**10.**The variable geometry turbocharger control method of claim 8; further comprising: limiting the unlimited desired exhaust manifold pressure to the minimum of the calculated unlimited desired exhaust manifold pressure, a maximum exhaust manifold pressure for engine delta pressure protection, and a maximum exhaust manifold pressure for engine component protection.

**11.**The variable geometry turbocharger control method of claim 4; wherein calculating a desired turbine mass flow comprises: calculating an exhaust manifold pressure error as the difference between the calculated desired exhaust manifold pressure and the calculated exhaust manifold pressure from the engine observer model; calculating a closed loop turbine mass flow based on the exhaust manifold pressure error; determining a feed forward turbine mass flow based on the difference between a mass flow out of the engine cylinders and an EGR mass flow determined by the engine observer model; and calculating the desired turbine mass flow based on the closed loop turbine mass flow and the feed forward turbine mass flow.

**12.**The variable geometry turbocharger control method of claim 1; wherein the air system further comprises an exhaust manifold, an intake manifold and a low pressure turbine, exhaust gasses from the engine flowing through the exhaust manifold and into the intake manifold or the variable geometry turbocharger; and exhaust gasses from the variable geometry turbocharger flowing through the low pressure turbine, and wherein determining the desired turbocharger vane position comprises: determining a desired turbine mass flow; initializing a current desired vane position; finding a turbine interstage pressure between the variable geometry turbocharger and the low pressure turbine for the current desired vane position that produces the same or closest to the same mass flows through the variable geometry turbocharger and the low pressure turbine; comparing the desired turbine mass flow to a modeled mass flow through the variable geometry turbocharger and the low pressure turbine for the found turbine interstage pressure; adjusting the current desired vane position based on the comparison between the desired turbine mass flow and the modeled mass flow through the variable geometry turbocharger and the low pressure turbine; and repeating the finding, comparing and adjusting steps to determine the desired turbocharger vane position.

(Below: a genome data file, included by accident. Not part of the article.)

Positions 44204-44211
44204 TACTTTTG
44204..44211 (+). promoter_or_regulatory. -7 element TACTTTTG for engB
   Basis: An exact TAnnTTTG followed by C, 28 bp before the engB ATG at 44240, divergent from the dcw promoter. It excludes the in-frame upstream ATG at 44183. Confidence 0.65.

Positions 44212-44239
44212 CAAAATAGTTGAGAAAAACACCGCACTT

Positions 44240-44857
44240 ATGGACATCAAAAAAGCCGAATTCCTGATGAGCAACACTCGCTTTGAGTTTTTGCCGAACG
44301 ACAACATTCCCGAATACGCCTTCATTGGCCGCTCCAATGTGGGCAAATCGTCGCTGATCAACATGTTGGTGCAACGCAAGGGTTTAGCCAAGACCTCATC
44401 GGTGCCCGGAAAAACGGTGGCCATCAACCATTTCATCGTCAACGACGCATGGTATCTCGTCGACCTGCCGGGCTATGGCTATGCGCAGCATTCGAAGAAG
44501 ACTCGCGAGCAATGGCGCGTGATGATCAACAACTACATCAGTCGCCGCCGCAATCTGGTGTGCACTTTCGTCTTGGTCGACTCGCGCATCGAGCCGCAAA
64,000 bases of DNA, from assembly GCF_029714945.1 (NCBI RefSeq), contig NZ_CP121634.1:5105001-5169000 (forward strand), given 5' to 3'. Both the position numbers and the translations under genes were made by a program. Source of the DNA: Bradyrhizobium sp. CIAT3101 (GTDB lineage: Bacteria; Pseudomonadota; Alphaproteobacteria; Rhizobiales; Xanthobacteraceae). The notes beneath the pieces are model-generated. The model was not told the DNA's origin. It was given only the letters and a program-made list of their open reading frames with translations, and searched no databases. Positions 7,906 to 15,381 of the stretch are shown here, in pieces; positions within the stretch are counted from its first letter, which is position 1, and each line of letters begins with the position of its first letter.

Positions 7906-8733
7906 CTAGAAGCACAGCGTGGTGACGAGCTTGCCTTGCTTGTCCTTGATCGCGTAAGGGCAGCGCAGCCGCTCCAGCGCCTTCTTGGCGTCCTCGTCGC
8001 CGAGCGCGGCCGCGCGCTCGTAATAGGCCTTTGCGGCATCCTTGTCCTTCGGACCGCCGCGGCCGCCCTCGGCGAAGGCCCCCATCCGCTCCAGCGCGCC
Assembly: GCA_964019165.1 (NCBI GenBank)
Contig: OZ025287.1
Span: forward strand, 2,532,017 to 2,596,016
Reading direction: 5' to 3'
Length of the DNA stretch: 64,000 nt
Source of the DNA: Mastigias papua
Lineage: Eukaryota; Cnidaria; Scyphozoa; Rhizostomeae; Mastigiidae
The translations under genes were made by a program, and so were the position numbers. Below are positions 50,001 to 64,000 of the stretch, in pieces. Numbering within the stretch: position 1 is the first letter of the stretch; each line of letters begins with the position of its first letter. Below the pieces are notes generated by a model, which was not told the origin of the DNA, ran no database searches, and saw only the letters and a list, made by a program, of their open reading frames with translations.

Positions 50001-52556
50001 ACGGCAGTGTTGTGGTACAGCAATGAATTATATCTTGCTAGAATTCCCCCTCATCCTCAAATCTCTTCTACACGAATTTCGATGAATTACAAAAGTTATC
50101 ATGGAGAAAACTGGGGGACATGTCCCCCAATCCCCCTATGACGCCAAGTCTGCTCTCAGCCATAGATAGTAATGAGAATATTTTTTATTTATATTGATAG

**13.**The variable geometry turbocharger control method of claim 12; wherein generating model corrections based on the observer error comprises: generating a turbine mass flow correction factor based on the difference between a modelled exhaust manifold pressure from the engine observer model and a measured exhaust manifold pressure from the plurality of sensors; and wherein the turbine mass flow correction factor is used to correct the mass flows through the variable geometry turbocharger and the low pressure turbine used in finding the turbine interstage pressure.

**14.**The variable geometry turbocharger control method of claim 1; wherein generating model corrections based on the observer error comprises: generating a turbine mass flow correction factor based on the difference between a modelled exhaust manifold pressure from the engine observer model and a measured exhaust manifold pressure from the plurality of sensors.

**15.**A variable geometry turbocharger control system for an engine having an air system with a variable geometry turbocharger having adjustable vanes; the control system comprising: a plurality of sensors for monitoring engine parameters of the engine; an engine observer for modeling the air system and generating engine state estimates; a comparator for generating measured engine states based on the engine parameters from the plurality of sensors, and computing an observer error based on the differences between the measured engine states and the engine state estimates; an observer controller for generating model corrections based on the observer error, the model corrections being input to the engine observer; and an inverse engine model for generating actuator commands based on setpoint commands, the engine parameters from the plurality of sensors, the model corrections and the engine state estimates; wherein the positions of the vanes of the variable geometry turbocharger are adjusted based on the actuator commands.

**16.**The variable geometry turbocharger control system of claim 15, wherein the engine observer, the comparator, the observer controller, and the inverse engine model are run on an electronic control unit of the engine.

**17.**The variable geometry turbocharger control system of claim 15, further comprising a feedback controller for generating feedback actuator commands based on the setpoint commands and the engine state estimates, the positions of the vanes of the variable geometry turbocharger being adjusted based on the actuator commands and the feedback actuator commands.

**18.**The variable geometry turbocharger control system of claim 15, wherein the air system further comprises an intake manifold, an exhaust manifold, an exhaust gas recirculation (EGR) cooler, and a low pressure turbine, exhaust gasses from the engine flowing through the exhaust manifold and into the EGR cooler or the variable geometry turbocharger, exhaust gasses from the EGR cooler flowing through the intake manifold and back into the engine, and exhaust gasses from the variable geometry turbocharger flowing through the low pressure turbine; the control system further comprising: a turbine mass flow module for calculating a desired turbine mass flow based on a desired EGR mass flow and a desired exhaust manifold pressure; wherein the desired turbine mass flow is used in calculating the actuator commands.